Britain’s Muslim Comedy Revolution

By Adam Habib

“Comedian” isn’t a career Muslim parents have traditionally pushed their children towards. So it’s no surprise there are few Muslim comedy icons. But, in Britain at least, all that could be about to change. London’s New Acts of the Year Show has given its highest award to a Muslim comedian for the first time in its 30-year history. And many of the brightest new stars on the UK circuit have an Islamic upbringing. We profile some of the Muslim pun-damentalists and ji-haha-hadis who’ll soon be laughing all the way to the bank.

Bilal Zafar at Comedy Store

BILAL ZAFAR

Age: 24. Based: London.

Performing since: 2013. @ZafarCakes

Bilal is the fresh faced, softly spoken youngster enjoying big success in London’s comedy competitions right now. He’s the first Muslim winner of the New Acts of the Year Show and was runner up in the Leicester Square Theatre’s New Act awards.

Young Mr. Zafar’s humility is a huge part of his on-stage charm and, coupled with a story about the time he took on Muslim-hating trolls on Twitter, it’s catapulted him into the limelight. He believes that the rise of Islamophobia means more people want to hear what he has to say.

The “Muslims-only cake shop” row he was inadvertently drawn into has become a rich source of material. “I found it upsetting at first but it’s now become entertaining because the messages can be so stupid. I recently received an angry email telling me to go back to the Middle East. (I’m not Middle Eastern.)”

Bilal’s comedy hero and the inspiration behind his career is the controversial satirist Chris Morris, whose work he started following at the age of 15.

Quotes: I developed the ambition of writing comedy as a teenager but I didn’t think it was something I could ever actually get in to. Personally, I would love to be mainstream, while also being myself and not having to change anything. I do enjoy the feeling of breaking down barriers, like when I have a gig in front of an audience that most likely have nothing in common with me and I can bring them into my world, tell them things I’ve experienced. I would love to counter the negative stereotype of what a Muslim is in a lot of people’s minds and show them that we’re all the same.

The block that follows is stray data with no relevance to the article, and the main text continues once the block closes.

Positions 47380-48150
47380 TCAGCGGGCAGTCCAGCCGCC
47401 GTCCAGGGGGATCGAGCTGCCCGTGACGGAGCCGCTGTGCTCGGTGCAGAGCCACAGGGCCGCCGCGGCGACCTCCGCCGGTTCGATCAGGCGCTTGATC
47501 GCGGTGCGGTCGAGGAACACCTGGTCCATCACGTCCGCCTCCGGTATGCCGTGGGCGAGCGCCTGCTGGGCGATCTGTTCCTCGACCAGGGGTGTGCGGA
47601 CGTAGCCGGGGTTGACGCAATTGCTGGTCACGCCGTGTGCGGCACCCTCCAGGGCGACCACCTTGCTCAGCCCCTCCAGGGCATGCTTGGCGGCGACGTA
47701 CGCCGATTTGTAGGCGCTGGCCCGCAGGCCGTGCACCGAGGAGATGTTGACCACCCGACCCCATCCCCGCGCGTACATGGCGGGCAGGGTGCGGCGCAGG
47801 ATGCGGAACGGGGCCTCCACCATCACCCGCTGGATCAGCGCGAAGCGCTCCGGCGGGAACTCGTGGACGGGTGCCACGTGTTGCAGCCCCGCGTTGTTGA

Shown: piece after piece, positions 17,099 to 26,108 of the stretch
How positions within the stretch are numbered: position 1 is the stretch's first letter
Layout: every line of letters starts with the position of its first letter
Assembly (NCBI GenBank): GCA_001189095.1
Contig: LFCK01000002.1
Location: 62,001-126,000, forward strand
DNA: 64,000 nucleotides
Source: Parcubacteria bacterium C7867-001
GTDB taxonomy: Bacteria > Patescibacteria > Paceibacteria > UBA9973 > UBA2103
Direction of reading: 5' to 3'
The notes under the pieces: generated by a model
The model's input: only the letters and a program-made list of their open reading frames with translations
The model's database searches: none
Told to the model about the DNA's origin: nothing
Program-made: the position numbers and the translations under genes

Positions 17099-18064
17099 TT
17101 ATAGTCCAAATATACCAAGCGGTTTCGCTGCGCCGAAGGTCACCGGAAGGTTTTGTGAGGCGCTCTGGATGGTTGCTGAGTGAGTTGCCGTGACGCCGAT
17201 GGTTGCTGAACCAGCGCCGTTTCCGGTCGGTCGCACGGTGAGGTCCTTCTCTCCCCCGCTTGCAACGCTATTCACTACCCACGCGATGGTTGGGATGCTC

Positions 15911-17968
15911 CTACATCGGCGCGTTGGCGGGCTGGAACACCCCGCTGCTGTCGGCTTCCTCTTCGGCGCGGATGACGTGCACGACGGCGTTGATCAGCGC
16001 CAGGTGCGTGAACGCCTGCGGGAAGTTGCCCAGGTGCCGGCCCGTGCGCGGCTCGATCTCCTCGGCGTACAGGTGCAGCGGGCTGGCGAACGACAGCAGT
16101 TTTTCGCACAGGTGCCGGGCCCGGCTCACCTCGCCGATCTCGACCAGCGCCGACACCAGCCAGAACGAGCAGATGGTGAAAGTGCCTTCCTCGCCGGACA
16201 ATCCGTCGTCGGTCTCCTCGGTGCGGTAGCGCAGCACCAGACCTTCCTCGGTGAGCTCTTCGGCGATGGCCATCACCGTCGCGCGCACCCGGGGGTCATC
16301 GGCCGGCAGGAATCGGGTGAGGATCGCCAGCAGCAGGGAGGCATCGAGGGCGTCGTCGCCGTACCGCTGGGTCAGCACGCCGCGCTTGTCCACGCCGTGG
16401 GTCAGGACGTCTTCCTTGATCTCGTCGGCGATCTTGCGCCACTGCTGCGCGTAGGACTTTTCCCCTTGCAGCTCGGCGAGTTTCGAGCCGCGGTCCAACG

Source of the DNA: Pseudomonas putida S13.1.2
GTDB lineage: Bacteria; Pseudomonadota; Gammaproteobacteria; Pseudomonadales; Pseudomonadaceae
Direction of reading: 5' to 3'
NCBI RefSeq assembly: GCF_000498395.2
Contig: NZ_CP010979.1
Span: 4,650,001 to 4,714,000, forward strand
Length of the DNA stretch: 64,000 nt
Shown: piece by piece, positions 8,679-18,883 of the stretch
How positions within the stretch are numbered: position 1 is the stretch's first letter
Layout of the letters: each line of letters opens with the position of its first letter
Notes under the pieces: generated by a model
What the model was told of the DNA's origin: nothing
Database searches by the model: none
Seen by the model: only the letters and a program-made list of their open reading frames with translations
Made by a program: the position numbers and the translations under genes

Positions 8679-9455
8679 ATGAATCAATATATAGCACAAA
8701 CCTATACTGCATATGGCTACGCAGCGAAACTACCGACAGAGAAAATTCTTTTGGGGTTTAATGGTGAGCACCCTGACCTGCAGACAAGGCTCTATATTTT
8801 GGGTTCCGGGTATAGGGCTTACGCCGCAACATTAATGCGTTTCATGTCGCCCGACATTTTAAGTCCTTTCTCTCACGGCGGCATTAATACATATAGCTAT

Fun facts: Before he became a comedian, Bilal worked as the concierge in a high-end hotel. In his spare time he likes to make scented candles, but is a little embarrassed about having such an un-masculine hobby.

 

SadiaAzmat_photo_by_Idil_Sukan

Picture: Idil Sukan

SADIA AZMAT

Age: “29-ish”. Based: London.

Performing since: 2010. @sadia_azmats_

One of only a handful of hijabi comedians, Essex girl Sadia is a former call center worker who was writing funny material long before she braved a stage for her first gig in 2010. A chance meeting at her workplace with a professional comedian gave her the push she needed to try her hand at stand-up.

Sadia did her first gig in front of an audience of 80 people. She remembers “that first laugh was a huge adrenaline rush. Really nerve-wracking but also the most rewarding experience in my life.” And she hasn’t looked back since.

In 2014 her first full length show, I am not Malala, ran for several weeks as part of the Free Festival in Edinburgh.

Sadia’s career highlight so far is the short piece she made for the BBC website, Things I’m Asked As A British Muslim. Her identity as a young British Muslim runs through her comedy and she enjoys playing with and confounding her audience’s preconceptions.

Quotes: Currently stand-up is something I do part-time. It’s my passion and creative outlet. I have a sensible job, which doesn’t influence the material much. Although, that may be more to do with the secrecy clause in my contract rather than the lack of inspiration.

I think, for Asian audiences, comedy has traditionally taken a backseat to education, marriage and paying bills. But as time goes on Muslims are coming around to the idea of letting their hair down and having a laugh – well it’s cheaper than therapy! Currently, I would say there is more of a conservative taste in terms of content. However, I can see this shifting to a more liberal angle in time. After all they’re just jokes. No one’s gonna get killed(!)

Fun fact: Sadia’s kept her comedy performances totally secret from her parents!

Jay_Islaam

JAY ISLAAM

Age: 34. Based: Cambridgeshire.

Performing since: 2013. @JayIslaam